You are travelling through Scotland and wait, you wonder, what is one thing you absolutely must do – See Edinburgh to soak in the literary history, Travel through the Scottish Highlands, Hunt for Nessie at Loch Ness and wait.. what’s more Scot than Scotch? Isn’t Scotch that makes Scotland world famous? Do I even need to add whisky to Scotch for you to understand my nudge and wink?
On a parallel note – do you know the difference between whisky and whiskey? Well, the connoisseurs smell a different smell in the e. The Scots think of whiskey with the e as an inferior spawn of their evolved drink made from the sweet waters of the Highland. So if you were American or Irish, you might perhaps argue, the whiskey is as good or perhaps better. Well, Scotch it is for now! And therefore, whisky!
So I’m told the best and only malt whisky trail in the world winds its way through Speyside, by the banks of the sweet waters of the River Spey, where there are about 9 distillieries, including the famous Glen whiskies, The Glenlivet and Glenfiddich. So here I was in Aberdeen, keen to taste Scotland’s whisky, standing at a Visit Scotland office asking them to tell me how I can. Like the genie in a bottle, the lady there, whisked out a map, pointed to a quaint little town on the outskirts of Aberdeen – pointed us in the direction of the bus station and told me the number of the bus that goes there! And that’s precisely what we did.
Caught a bus from Aberdeen and headed straight to Oldmeldrum. Through rolling fields where hay lay scattered in precise bales in October, in preparation for the cold winter. Oldmeldrum is the kind of picture-perfect village you read about. Get down at a bus stop at the end of the fields, walk into the village along the one main path, very sure that you can hardly get lost in the place. There is a pub and one ‘posh’ restaurant that serves roast but at their own sweet time. The main road of the sleepy village forks from the ‘high street’ through a lane of cottages with brightly flowering gardens leads us to our destination. The home of GlenGarioch single malt scotch whisky, one of the lesser known Glen cousins, with a name that few outside Scotland would know how to pronounce. We went hunting for Glen-gari-oak and was enlightened at our wait at the Visitor’s Centre – Glen-geeree.. That’s the whisky you ask for if you want it..
I wasn’t a connoisseur of fine whisky when I landed in Oldmeldrum, but you don’t have to be one to savour the experience. Are you interested in the process of how the humble barley turns to whisky? If the chemistry behind the craft interests you, then a heading off on a whisky trail is highly recommended. The GlenGarioch distillery, which is part of the Morrison Bowmore distillers now has Japanese distillers Suntory as its owners. They have two more famous brands – Bowmore and Auchentoshen, if peaty smoky Islay whiskies are more the kind you like to sip and savour.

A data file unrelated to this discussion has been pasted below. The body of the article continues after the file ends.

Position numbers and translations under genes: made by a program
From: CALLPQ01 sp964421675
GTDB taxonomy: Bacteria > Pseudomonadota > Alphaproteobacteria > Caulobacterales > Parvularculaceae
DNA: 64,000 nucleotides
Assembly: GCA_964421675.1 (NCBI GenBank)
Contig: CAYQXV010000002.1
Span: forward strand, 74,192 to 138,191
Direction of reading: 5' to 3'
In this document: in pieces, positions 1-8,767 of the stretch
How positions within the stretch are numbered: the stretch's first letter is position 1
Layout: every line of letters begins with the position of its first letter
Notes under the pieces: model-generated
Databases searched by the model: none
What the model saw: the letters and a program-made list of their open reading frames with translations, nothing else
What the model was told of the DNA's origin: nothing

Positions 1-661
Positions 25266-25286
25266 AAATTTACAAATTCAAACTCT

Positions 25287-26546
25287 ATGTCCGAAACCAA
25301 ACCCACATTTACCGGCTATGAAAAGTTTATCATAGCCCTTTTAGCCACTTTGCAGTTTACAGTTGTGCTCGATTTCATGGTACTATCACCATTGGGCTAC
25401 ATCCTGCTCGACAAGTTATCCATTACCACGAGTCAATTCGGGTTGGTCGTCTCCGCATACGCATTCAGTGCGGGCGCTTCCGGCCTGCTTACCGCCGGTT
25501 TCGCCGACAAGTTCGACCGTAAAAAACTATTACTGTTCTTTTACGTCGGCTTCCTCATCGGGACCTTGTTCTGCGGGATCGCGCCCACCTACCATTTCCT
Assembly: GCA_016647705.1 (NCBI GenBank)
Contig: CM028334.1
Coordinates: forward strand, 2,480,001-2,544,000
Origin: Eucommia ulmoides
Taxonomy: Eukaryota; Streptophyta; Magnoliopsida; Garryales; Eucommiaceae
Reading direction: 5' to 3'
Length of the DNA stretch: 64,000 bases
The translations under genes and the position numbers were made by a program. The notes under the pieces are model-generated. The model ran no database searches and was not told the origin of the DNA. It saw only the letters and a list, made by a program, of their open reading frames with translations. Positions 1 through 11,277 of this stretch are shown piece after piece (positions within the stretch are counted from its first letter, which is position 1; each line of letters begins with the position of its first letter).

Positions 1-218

That trivia out of the way, back to the whisky made here- in the same old way the Doric speaking Scots produced it for centuries – good quality barley sourced from the Scottish fields in the glen fed by the sweet waters in the region is fermented into malt before it is distilled to produce whisky – usually distilled twice to bring it to the desired alcohol concentration. The guided tour through the distillery is like a walk through a new world, filled with age of wisdom. Some interesting snippets –
- Did you know the whisky produced after the first distillation is over 80% concentrated alcohol?
- The length of the funnel of the boiler that cools the vapours influences the taste of the whisky.
- Every batch of whisky is tested to ensure uniformity of taste against a standard maintained under lock and key.
- The oak casks in which the whiskey is matured is never brand new, but ones that have been used before!
Through the walk around this tiny distillery you are likely to be chuckling. You can’t help it, the Doric local wisdom turned into posters are just plain witty. But the best part is definitely the tasting at the end – when their bottles are brought out, the snifter-tumblers arranged and the whisky poured. The moment of awe for me was when I took a sip of their Glen Garioch and a line of pale golden fire divided my tongue straight down the middle. Imagine creating a character so well-defined by putting barley through various processes of distillation that you can confidently predict it?
There’s something about the Scotland – the air, the water, the land that makes whisky taste good perhaps. The same whisky tastes different in India. But everytime I see a bottle of Glen Garioch ( Glen-Gee-ree, remember?) I think back about the time they let me in on their secret. Through the bus journey back from Oldmeldrum to Aberdeen, I remember running my tongue across the upper palate of my mouth, just to savour the fire that burned its way through the tongue down my throat. Whisky – tasted neat – no ice, no water.. just pale, golden fire and a new respect for the Scots who used the science of distillation to produced some fine alcohol, with few precise measures or computerised settings to maintain temperature or quality!
If you travel by train from Inverness to Aberdeen, you are likely to see huge warehouses by the rail road – Chivas Regal and Johnny Walker are two I spotted. Did I spot a Glenlivet too?? I think I did. But what is travelling through Scotland without some whisky tales to trade?